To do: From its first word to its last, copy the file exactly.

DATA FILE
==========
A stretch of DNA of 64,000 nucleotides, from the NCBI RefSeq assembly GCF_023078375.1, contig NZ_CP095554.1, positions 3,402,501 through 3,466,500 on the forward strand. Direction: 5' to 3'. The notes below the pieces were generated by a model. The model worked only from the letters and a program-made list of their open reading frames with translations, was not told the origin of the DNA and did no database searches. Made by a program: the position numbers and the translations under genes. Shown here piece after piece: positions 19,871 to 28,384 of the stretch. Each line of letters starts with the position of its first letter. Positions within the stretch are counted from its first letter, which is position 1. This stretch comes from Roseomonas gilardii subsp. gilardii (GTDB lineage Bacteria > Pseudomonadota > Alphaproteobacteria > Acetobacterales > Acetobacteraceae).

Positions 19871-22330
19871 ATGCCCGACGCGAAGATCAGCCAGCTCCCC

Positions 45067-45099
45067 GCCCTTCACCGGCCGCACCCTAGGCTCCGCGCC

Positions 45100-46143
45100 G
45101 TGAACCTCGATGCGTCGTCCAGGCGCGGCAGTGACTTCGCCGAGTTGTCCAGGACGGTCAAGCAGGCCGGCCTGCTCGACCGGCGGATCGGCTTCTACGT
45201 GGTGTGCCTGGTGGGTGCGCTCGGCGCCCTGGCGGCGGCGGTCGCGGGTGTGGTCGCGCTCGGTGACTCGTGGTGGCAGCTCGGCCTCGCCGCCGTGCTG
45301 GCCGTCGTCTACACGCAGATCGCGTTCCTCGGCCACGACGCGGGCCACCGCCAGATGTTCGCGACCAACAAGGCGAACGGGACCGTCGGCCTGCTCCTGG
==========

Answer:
A stretch of DNA of 64,000 nucleotides, from the NCBI RefSeq assembly GCF_023078375.1, contig NZ_CP095554.1, positions 3,402,501 through 3,466,500 on the forward strand. Direction: 5' to 3'. The notes below the pieces were generated by a model. The model worked only from the letters and a program-made list of their open reading frames with translations, was not told the origin of the DNA and did no database searches. Made by a program: the position numbers and the translations under genes. Shown here piece after piece: positions 19,871 to 28,384 of the stretch. Each line of letters starts with the position of its first letter. Positions within the stretch are counted from its first letter, which is position 1. This stretch comes from Roseomonas gilardii subsp. gilardii (GTDB lineage Bacteria > Pseudomonadota > Alphaproteobacteria > Acetobacterales > Acetobacteraceae).

Positions 19871-22330
19871 ATGCCCGACGCGAAGATCAGCCAGCTCCCC

Positions 45067-45099
45067 GCCCTTCACCGGCCGCACCCTAGGCTCCGCGCC

Positions 45100-46143
45100 G
45101 TGAACCTCGATGCGTCGTCCAGGCGCGGCAGTGACTTCGCCGAGTTGTCCAGGACGGTCAAGCAGGCCGGCCTGCTCGACCGGCGGATCGGCTTCTACGT
45201 GGTGTGCCTGGTGGGTGCGCTCGGCGCCCTGGCGGCGGCGGTCGCGGGTGTGGTCGCGCTCGGTGACTCGTGGTGGCAGCTCGGCCTCGCCGCCGTGCTG
45301 GCCGTCGTCTACACGCAGATCGCGTTCCTCGGCCACGACGCGGGCCACCGCCAGATGTTCGCGACCAACAAGGCGAACGGGACCGTCGGCCTGCTCCTGG